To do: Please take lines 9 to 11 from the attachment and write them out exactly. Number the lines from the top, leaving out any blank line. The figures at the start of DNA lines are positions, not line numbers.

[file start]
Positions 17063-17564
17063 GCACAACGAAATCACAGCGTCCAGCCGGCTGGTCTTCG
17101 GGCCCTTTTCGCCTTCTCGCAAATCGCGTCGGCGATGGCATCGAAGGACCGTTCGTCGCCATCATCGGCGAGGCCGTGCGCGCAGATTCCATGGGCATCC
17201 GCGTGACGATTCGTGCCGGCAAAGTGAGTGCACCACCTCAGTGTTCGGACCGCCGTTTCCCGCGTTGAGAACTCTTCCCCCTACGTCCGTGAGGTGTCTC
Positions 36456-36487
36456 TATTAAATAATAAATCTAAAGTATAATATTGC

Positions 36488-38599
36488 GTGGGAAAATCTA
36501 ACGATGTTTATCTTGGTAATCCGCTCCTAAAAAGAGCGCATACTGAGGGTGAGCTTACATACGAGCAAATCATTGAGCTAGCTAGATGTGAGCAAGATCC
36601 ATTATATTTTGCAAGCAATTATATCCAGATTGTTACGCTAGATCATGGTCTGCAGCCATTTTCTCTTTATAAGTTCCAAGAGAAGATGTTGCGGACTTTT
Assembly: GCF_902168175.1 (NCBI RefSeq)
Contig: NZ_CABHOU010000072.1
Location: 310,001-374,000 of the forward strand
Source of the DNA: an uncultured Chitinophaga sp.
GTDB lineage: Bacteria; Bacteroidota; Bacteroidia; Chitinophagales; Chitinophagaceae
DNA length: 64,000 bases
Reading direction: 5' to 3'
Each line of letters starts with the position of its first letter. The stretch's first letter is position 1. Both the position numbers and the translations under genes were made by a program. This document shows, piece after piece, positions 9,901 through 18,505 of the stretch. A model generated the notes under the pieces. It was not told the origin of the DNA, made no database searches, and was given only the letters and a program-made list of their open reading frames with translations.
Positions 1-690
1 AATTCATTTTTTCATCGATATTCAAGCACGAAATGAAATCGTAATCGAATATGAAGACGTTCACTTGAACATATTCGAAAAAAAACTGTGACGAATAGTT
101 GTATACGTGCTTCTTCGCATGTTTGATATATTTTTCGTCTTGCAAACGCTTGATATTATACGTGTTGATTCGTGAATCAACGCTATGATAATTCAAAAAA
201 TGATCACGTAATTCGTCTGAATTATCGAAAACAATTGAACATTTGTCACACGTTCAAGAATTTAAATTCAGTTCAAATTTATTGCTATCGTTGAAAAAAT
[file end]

36501 ACGATGTTTATCTTGGTAATCCGCTCCTAAAAAGAGCGCATACTGAGGGTGAGCTTACATACGAGCAAATCATTGAGCTAGCTAGATGTGAGCAAGATCC
36601 ATTATATTTTGCAAGCAATTATATCCAGATTGTTACGCTAGATCATGGTCTGCAGCCATTTTCTCTTTATAAGTTCCAAGAGAAGATGTTGCGGACTTTT
Assembly: GCF_902168175.1 (NCBI RefSeq)